BLUE SPRINGS, Mo — To mask or not to mask. It is becoming confusing based on the back and forth of politicians.
Attorney General Eric Schmitt again challenged Kansas City, Missouri and Jackson County’s mask mandate, this time by a letter.
AG Schmitt wrote letter to KCMO Mayor Quinton Lucas and Jackson County Executive Frank White telling them and the public why people don’t have to follow the mask mandates.
Both municipalities have mandates saying people must wear masks in public places with a few exceptions and Schmitt is using those exemptions to negate the mandates.
One of the exemption is for “Persons who have disabilities where face coverings or masks constitute a substantial impairment to their health and well-being based upon medical, behavioral or legal direction.” Attorney Phil LeVota pointed out he last part, which he said Schmitt is trying to use to allow people to disregard the mandates.
“He’s trying to say under the city ordinance, you can follow a legal direction and he’s giving you legal direction. I think he’s going out on a limb by doing that,” LeVota said.
In his letter Schmitt also digs into the meaning of “substantial impairment.” Part of what he said is that, “…any minor who experiences any significant diminishment of their happiness, health or mental and physical well being has suffered a substantial impairment …”. It is something Schmitt believes children suffer by wearing masks in school.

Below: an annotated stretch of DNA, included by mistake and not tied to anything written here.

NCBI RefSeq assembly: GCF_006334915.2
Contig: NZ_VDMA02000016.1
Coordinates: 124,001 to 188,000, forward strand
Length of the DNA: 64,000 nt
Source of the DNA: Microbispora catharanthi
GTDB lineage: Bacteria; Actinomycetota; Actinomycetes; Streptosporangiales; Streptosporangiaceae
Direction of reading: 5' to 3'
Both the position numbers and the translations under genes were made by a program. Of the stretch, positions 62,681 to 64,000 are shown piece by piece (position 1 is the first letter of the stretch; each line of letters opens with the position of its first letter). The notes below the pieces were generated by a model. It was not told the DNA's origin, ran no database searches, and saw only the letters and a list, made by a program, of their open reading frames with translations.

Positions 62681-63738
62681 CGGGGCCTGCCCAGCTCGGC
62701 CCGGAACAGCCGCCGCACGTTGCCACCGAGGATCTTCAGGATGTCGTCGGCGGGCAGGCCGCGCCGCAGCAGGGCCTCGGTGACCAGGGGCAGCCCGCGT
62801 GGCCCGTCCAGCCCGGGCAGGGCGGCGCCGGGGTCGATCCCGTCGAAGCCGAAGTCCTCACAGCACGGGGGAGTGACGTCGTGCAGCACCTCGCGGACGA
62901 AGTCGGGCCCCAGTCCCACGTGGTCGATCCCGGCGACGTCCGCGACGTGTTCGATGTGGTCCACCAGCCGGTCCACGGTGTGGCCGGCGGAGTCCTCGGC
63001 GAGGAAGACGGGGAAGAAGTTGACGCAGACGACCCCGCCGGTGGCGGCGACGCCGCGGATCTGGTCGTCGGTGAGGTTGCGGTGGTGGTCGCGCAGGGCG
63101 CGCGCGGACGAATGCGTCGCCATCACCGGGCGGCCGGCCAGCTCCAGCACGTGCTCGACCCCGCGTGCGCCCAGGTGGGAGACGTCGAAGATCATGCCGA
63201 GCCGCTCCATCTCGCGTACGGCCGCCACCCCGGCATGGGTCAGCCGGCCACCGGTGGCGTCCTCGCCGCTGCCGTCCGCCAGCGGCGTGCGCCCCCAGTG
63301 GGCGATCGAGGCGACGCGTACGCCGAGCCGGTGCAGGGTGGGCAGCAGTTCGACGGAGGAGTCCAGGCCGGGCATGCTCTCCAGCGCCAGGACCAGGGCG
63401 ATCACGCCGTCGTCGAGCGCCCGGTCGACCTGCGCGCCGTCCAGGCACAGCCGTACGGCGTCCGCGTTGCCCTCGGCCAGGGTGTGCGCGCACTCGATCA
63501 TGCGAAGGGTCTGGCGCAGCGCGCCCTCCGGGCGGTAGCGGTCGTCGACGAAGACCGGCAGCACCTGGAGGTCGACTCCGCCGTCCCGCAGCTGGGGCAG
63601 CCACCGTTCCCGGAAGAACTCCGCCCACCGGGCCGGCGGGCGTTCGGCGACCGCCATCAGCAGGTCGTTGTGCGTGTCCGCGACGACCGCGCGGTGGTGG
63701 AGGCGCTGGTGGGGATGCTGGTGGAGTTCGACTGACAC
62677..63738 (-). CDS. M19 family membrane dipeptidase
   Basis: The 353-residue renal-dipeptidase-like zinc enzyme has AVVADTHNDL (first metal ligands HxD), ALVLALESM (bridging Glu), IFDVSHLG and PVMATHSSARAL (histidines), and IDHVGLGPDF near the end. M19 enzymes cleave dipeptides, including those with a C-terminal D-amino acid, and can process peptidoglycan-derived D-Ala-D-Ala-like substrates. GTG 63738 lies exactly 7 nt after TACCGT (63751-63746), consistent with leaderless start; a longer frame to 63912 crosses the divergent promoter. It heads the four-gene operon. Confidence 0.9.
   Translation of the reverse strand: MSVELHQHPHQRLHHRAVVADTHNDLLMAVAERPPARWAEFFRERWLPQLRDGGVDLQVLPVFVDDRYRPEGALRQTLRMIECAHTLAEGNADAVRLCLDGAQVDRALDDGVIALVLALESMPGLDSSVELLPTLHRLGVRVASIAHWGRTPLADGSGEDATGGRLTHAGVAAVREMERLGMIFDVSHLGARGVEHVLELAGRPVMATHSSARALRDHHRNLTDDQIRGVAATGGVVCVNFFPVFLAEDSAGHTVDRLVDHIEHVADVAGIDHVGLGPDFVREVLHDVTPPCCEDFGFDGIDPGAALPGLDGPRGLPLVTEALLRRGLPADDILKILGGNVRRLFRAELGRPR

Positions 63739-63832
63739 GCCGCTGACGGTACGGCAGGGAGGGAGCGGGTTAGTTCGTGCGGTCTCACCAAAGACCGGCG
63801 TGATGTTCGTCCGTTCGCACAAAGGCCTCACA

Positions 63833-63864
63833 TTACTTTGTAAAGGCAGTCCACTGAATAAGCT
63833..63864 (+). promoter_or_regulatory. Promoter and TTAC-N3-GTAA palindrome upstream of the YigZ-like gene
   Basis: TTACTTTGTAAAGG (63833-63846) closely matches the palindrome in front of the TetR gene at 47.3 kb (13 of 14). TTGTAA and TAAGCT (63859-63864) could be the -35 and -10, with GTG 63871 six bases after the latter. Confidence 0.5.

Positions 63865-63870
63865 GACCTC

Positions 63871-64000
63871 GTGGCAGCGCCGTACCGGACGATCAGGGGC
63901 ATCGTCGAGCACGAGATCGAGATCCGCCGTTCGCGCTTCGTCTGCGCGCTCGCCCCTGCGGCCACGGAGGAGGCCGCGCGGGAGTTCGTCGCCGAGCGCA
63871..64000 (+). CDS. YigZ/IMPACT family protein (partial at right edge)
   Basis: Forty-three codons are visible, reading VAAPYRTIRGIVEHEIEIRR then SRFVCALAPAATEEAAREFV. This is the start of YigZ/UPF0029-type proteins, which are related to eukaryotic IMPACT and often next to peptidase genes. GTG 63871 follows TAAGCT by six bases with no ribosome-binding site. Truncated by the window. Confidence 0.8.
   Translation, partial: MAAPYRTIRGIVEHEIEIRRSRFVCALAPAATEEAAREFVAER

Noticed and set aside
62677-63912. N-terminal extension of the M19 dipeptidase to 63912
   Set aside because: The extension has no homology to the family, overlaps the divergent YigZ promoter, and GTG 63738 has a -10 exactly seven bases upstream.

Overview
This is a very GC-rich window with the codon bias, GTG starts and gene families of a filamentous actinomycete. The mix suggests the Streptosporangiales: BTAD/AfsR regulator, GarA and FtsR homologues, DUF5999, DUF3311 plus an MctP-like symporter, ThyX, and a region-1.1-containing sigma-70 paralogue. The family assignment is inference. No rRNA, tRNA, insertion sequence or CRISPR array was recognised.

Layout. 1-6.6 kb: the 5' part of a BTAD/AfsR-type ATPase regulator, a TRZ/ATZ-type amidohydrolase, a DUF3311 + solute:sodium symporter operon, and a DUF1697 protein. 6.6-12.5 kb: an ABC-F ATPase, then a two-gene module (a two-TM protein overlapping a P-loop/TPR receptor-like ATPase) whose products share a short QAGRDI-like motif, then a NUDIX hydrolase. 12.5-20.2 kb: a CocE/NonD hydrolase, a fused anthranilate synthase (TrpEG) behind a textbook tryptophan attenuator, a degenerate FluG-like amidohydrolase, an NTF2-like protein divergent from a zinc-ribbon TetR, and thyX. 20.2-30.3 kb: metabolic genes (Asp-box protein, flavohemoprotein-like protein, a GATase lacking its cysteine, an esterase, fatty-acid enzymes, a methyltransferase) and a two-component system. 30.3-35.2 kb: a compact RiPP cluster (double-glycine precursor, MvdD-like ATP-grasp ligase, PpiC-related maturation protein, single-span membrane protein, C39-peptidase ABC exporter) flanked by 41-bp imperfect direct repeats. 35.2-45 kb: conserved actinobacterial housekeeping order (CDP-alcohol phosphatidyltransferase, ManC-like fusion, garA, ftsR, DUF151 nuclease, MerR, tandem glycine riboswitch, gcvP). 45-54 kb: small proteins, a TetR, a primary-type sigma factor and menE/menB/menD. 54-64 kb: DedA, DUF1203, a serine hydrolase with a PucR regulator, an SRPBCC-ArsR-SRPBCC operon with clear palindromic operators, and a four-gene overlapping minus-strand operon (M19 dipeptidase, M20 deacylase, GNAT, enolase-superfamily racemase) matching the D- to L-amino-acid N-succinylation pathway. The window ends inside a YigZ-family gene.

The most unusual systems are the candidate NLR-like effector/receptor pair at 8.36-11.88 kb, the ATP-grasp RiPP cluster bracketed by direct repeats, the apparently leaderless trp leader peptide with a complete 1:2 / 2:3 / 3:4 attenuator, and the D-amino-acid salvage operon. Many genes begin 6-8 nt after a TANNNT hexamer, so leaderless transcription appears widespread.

“So the attorney general sends this letter out and says, ‘I direct everyone not to follow it,'” LeVota said. “He’s acting like he’s everyone’s lawyer and the problem is, he’s the lawyer for the State of Missouri he’s not the lawyer for individual people.”
Lucas and White released a statement that said the AG’s letter has no legal impact and makes no sense. LeVota agreed, calling Schmitt’s letter political grandstanding. The Missouri Legislature gave cities and counties the legal authority to mandate masking under emergency orders to protect the public. Schmitt does not have the authority to overrule them. That is the job of a judge and why the attorney general filed a lawsuit against Kansas City, Missouri and Jackson County.
“That’s what the attorney general is suing about and that’s what the judge will decide. Is this an overreach by the city of Kansas City and Jackson County by making people do it? Can they do it? But we are not there yet, so the law still exists that the city can do it until a judge would say different,” LeVota said.
Jackson County is actively enforcing its masking policy. In fact, it closed down a Blue Springs restaurant Friday.